Oral Contraceptives

Since oral contraceptives were first introduced in the 1960s, they have been used by many millions of women. In 1988, more than 10.7 million U.S. women were current oral contraceptive users.133 Most combined oral contraceptives contain ethinyl estradiol (or mestranol, which is metabolized to ethinyl estradiol) and a progestin. The estrogen dose in oral contraceptives has ranged from 100 or more µg in 1960 to 20 to 30 µg, the doses most commonly used today; during this same time period, at least nine different progestins have been used. Patterns of use also have changed considerably over time, with both increasing durations of use and a trend toward earlier age at first use. More than 50 epidemiologic studies have evaluated the relationship between oral contraceptive use and breast cancer risk.

Any Use of Oral Contraceptives
In several meta-analyses, reviews, and a large pooled analysis studying women who had “ever used” oral contraceptives, use of oral contraceptives was not found to be associated with breast cancer risk. Although this finding is reassuring, defining oral contraceptive use this way is misleading, because women in the “ever use” category are a mixture of women with long-term and short-term use, so any true relationship with one particular aspect of oral contraceptive use may be missed.

Duration of Use
Most studies have observed no significant increase in breast cancer risk with long durations of use of oral contraceptives. Individual data from 54 epidemiologic studies were collected and analyzed centrally. In this large pooled analysis, data from 53,297 women with breast cancer and 100,239 women without breast cancer were evaluated, and no overall relationship was observed between duration of use and risk of breast cancer. These analyses, in which women of all ages were combined, provide considerable evidence against any material adverse effect of long-term oral contraceptive use overall.

Similar results were generally observed when long-term use was evaluated among either postmenopausal women or women older than 45 years of age. Findings have not been quite as consistent or reassuring, however, in analyses of long-term use in young women. Summary relative risks for long duration of use in young women were 1.5 in one meta-analysis and 1.4 in another. The greatest increase tended to be observed in the youngest women, generally women younger than 35 years of age.

Several cohort studies also have evaluated these relationships. In the Oxford Family Planning Association study, no association was observed with increasing duration of use among women 25 to 44 years, although only 14 cases were younger than 35 years. In the Royal College of General Practitioners cohort, a substantial increased risk was observed among women aged 30 to 34 years. These results must be interpreted cautiously, however, because few cases of breast cancer occurred among women aged 30 to 34 years, the follow-up rate in this cohort was low, and the incidence among the youngest women who did not use oral contraceptives was considerably lower than the age-specific national breast cancer rates. In the Nurses’ Health Study cohort, no positive association was noted among women older than 35 years of age. Both the Oxford study and the Nurses’ Health Study have provided considerable reassurance that no substantial increase in risk occurs among women older than 35 years who used oral contraceptives for extended durations. However, neither of these cohorts included a sufficient number of women younger than 35 years to evaluate the risk in this specific group, and thus further study is needed.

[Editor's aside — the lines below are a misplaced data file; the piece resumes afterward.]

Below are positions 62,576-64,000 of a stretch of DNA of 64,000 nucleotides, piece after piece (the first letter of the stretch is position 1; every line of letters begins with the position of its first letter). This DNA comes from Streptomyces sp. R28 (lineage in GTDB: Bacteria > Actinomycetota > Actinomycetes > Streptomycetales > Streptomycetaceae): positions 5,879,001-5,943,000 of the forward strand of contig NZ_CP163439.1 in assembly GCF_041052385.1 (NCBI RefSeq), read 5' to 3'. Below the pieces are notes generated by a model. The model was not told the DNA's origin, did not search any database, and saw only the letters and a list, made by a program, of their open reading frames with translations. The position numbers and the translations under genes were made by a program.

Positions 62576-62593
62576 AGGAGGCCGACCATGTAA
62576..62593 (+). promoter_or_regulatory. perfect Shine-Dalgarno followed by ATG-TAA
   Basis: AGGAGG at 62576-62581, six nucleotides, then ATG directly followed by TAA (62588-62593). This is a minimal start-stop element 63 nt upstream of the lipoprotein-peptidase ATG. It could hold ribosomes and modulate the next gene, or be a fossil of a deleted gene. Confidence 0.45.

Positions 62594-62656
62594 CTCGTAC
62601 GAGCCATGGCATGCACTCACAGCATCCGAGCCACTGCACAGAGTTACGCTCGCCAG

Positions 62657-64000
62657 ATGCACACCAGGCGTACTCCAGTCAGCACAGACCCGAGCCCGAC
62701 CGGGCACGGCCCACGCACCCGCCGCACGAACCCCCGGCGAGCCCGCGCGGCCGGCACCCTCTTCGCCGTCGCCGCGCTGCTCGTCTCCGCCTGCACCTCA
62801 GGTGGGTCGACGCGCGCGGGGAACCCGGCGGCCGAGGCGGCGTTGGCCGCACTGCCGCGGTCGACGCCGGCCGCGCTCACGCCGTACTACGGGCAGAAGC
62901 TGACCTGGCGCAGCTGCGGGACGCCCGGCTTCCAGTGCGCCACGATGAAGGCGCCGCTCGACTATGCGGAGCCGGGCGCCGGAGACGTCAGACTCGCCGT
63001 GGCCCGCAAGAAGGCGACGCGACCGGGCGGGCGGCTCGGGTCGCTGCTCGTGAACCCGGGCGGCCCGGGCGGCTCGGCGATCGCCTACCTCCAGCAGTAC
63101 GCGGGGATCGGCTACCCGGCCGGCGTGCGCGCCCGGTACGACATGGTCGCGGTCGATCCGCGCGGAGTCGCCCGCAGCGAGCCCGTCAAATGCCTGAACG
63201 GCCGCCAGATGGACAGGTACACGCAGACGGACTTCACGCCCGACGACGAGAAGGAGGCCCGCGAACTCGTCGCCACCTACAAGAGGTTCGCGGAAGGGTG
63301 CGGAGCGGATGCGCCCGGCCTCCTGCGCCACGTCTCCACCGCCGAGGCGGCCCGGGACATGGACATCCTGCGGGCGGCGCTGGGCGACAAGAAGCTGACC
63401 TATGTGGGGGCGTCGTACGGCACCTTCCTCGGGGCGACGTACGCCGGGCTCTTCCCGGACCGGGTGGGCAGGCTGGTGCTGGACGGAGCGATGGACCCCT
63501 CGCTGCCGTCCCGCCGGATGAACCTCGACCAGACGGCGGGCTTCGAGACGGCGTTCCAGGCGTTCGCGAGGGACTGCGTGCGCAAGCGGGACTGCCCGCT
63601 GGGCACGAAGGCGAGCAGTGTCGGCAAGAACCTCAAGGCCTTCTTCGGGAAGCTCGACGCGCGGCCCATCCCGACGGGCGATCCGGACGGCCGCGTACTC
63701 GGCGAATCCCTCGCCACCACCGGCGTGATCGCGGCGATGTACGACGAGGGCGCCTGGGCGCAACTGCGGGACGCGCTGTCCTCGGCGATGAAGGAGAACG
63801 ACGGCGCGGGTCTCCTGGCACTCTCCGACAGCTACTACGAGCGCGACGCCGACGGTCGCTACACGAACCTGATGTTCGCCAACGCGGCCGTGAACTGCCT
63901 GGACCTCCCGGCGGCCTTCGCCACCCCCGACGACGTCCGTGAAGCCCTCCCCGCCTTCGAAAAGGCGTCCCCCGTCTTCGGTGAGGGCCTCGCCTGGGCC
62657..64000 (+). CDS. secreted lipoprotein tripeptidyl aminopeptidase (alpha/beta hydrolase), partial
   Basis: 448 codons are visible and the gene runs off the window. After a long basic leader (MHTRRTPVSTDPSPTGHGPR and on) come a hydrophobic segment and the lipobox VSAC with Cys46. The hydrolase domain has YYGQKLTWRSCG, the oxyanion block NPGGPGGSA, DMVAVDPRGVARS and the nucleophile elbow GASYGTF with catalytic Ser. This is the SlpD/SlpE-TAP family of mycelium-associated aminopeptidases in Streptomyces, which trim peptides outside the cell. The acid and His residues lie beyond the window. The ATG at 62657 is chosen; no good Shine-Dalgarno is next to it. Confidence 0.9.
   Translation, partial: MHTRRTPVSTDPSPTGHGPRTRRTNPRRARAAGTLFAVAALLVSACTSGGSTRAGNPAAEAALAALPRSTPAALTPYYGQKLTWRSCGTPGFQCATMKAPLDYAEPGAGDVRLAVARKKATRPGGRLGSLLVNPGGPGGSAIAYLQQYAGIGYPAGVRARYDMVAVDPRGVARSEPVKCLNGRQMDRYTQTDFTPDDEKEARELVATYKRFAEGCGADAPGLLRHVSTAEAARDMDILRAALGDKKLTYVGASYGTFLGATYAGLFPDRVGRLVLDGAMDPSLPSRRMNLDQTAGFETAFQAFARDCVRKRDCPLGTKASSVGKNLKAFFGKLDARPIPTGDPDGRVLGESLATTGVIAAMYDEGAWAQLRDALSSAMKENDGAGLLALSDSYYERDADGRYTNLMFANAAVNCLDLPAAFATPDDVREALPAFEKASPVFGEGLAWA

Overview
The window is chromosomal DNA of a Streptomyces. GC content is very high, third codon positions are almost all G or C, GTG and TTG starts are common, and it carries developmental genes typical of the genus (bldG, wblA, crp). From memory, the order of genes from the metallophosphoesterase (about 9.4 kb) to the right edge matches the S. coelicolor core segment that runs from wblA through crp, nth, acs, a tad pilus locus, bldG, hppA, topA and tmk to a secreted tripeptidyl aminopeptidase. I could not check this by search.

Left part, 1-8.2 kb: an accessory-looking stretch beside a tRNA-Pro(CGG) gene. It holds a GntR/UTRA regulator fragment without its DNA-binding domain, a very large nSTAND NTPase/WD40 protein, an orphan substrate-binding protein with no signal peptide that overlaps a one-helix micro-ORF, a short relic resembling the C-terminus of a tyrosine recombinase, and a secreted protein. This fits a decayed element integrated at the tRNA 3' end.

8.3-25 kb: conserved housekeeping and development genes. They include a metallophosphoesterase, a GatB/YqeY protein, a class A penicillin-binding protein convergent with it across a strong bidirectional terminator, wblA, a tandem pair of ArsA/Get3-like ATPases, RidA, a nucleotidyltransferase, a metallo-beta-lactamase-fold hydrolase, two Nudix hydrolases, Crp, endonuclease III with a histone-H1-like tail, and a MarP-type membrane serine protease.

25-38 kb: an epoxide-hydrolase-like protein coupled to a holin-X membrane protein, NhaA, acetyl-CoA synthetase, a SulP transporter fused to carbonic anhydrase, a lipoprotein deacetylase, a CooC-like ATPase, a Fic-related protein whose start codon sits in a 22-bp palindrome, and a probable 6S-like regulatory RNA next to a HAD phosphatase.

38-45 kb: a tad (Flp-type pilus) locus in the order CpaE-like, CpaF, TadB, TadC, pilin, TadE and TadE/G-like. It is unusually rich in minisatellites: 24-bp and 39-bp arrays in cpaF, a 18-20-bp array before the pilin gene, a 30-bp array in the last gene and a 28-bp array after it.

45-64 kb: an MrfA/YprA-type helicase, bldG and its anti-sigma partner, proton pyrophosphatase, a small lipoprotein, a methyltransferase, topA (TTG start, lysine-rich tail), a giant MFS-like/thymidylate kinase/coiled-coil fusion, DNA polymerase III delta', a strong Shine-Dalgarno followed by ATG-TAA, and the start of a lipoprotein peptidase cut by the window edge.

In the large pooled analysis, current and recent users of oral contraceptives were found to have an increased risk of breast cancer (relative risk for current users versus those who never used oral contraceptives was 1.24; 95% confidence interval, 1.15 to 1.33). This increased risk subsided within 10 years of stopping oral contraceptive use (relative risk by years since stopping use versus no use: 1 to 4 years, 1.16; 5 to 9 years, 1.07; 10 to 14 years, 0.98; more than 15 years, 1.03). Importantly, the authors observed a modestlyincreased risk of breast cancer only among current and recent oral contraceptive users, and did not observe any independent effect of long duration of use on risk of breast cancer, even among very young women. Thus, the increased risk of breast cancer observed among young, long-term oral contraceptive users in past individual studies appears to be due primarily to recency of oral contraceptive use rather than to duration of use. These data suggest that oral contraceptives may act as late-stage promoters.

Use before a First Full-Term Pregnancy or at an Early Age
Because any influence of oral contraceptives on the breast has been hypothesized to be greatest before the cellular differentiation that occurs with a full-term pregnancy, a number of investigators have evaluated the effect of oral contraceptive use before a first full-term pregnancy. In both meta-analyses, the summary relative risk indicated a modest increase in risk with long-term use. In several studies not included in these meta-analyses, no increase in risk was observed. In the pooled analysis, a significant trend of increasing risk with first use before age 20 years was observed. Among women diagnosed at ages 30 to 34 years, the relative risk associated with recent oral contraceptive use was 1.54 if use began before age 20 years and 1.13 if use began at age 20 years or older.

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